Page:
Website: The Monuments Men Foundation for the Preservation of Art (

The official website of the Monuments Men Foundation for the Preservation for the Arts. This site gives a very concise overview of the foundations goals of preserving the legacy of the Monuments Men. Included in the site are are well formed categories with bulleted lists detailing the objectives of the foundation. Digital photos, videos, and documents of original documents recovered by the Monuments Men can be found on the website as well.

Book: Muller, Melissa and Monika Tatzkow. Lost Lives, Lost Art: Jewish Collectors, Nazi Art Theft, and the Quest for Justice. New York : Vendome Press, 2010.

The book chronicles the lives of a few prominent Jewish people during World War II whose art collections were seized by Nazis, and their struggle for restitution.

Website: Commission for Art Recovery (

A website for the Commission for Art Recovery. A rich site that enables anyone to use their resources to aid in finding and returning art stolen by Nazi forces during World War II. The site is easily searched through the top menu bar that allows the user to search by case, projects, resources, or bibliographies.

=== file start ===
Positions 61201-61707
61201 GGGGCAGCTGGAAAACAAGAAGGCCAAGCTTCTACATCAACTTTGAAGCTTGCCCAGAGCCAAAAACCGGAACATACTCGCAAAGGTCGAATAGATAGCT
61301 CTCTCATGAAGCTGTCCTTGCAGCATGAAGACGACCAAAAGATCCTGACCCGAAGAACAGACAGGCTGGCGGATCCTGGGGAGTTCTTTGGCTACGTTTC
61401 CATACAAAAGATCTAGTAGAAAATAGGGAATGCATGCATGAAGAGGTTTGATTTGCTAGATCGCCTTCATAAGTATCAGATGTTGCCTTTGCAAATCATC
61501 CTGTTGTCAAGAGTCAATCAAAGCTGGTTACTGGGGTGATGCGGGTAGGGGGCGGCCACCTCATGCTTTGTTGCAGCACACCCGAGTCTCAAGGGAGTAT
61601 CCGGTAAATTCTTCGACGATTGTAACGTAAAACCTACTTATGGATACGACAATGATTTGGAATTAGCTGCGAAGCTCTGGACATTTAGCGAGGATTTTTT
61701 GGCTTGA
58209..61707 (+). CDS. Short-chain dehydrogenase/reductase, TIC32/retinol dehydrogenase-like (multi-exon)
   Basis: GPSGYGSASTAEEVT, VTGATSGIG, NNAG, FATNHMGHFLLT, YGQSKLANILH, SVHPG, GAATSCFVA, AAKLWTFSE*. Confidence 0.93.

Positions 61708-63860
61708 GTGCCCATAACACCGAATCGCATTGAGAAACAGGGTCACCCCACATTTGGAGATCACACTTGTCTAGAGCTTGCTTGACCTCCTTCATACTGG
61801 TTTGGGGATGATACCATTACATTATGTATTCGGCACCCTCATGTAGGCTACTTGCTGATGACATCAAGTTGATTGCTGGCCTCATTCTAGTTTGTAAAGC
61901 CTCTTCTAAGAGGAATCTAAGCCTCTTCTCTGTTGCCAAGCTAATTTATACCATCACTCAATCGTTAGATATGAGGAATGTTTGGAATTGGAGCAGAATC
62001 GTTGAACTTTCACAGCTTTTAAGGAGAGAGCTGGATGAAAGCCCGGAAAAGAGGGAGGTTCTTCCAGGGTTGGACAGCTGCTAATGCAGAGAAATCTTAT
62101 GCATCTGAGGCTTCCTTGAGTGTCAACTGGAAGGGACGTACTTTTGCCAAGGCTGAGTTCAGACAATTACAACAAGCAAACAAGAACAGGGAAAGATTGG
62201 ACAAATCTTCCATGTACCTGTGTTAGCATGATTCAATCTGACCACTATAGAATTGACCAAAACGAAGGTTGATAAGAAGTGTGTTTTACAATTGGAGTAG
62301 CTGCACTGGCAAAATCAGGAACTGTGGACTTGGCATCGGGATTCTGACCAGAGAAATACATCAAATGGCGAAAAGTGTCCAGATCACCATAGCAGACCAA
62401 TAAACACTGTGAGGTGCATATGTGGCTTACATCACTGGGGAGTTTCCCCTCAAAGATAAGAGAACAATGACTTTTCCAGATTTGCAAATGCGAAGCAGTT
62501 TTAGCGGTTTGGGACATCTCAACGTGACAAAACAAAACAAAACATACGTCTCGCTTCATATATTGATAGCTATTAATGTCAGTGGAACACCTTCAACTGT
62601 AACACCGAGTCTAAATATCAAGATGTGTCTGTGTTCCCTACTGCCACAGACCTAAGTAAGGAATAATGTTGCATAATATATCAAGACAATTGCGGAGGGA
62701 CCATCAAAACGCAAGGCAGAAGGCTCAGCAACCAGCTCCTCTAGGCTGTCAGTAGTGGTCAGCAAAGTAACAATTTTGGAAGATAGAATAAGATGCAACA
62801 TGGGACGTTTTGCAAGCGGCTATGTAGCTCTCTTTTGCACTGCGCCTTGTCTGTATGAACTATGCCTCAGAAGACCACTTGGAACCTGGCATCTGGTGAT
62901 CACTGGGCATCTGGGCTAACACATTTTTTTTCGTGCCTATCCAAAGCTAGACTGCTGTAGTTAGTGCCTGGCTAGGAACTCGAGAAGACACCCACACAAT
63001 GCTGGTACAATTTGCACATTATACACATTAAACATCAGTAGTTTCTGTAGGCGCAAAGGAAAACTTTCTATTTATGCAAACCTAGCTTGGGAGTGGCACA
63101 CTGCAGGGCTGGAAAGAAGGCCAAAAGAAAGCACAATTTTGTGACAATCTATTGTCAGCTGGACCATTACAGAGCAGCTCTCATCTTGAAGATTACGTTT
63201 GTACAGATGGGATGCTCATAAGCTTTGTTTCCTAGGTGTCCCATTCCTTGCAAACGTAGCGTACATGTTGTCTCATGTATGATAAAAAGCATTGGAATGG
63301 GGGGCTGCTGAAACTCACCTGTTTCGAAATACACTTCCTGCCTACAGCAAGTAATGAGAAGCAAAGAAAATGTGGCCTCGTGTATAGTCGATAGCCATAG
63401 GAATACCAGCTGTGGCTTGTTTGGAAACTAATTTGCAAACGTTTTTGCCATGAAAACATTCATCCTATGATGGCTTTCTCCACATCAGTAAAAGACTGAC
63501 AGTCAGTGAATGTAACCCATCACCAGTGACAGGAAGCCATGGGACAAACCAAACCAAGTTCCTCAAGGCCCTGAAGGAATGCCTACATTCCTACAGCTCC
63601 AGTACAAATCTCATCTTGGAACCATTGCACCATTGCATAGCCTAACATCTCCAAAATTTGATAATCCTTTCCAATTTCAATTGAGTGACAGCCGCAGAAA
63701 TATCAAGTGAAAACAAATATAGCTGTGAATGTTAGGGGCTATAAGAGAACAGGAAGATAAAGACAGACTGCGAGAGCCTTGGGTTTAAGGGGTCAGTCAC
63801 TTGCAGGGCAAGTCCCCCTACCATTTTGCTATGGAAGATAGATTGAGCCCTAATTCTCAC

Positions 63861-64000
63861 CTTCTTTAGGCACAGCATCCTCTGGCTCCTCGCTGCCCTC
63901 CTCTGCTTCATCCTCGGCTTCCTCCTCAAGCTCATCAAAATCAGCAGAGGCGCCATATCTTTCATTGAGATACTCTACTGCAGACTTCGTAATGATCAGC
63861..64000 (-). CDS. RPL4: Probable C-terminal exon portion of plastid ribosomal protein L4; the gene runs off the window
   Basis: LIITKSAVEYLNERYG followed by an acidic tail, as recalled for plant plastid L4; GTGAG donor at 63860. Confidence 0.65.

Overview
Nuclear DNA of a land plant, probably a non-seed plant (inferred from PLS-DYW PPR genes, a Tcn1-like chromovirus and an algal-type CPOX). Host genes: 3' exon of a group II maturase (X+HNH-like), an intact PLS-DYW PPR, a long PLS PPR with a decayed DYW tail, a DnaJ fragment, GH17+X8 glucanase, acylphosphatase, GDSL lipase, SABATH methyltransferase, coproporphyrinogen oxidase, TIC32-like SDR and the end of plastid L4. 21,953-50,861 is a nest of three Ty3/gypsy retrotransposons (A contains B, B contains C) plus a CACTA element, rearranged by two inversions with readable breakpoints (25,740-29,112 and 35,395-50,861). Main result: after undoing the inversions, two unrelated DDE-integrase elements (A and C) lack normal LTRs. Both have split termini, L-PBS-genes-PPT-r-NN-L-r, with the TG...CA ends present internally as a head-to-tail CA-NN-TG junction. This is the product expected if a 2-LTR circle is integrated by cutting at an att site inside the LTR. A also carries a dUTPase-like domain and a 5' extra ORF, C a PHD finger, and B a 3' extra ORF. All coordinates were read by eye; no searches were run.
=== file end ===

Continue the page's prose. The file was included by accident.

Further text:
Website: Project Heart: The Holocaust Era Restitution Taskforce (

A site self-proclaimed to be the Holocaust Restitution Task Force. This site’s purpose is to identify those who are victims of Nazi art theft during World War II and reconnect them with stolen property. This is an international site as it is offered in twenty six languages. The site is set up to answer inquiries as to eligibility for their aid in recovering art and/or restitution.

Databases: Smithsonian: Provenance in the World War II Era 1933-1945 (

This specific page offers articles from a Smithsonian Institution database concerning lost art during World War II. The articles are arranged primarily alphabetically by country with a complete title. Some of the articles are available in other languages than English.

Website: National Archives Holocaust Era Assets (

This page of the National Archives and Records Administration main website consists of a photo gallery of Holocaust-Era Assets microfilms as well as a finding aid dedicated to the looting, location, and recovery of cultural as well as monetary items taken from all over the European Theatre of World War II.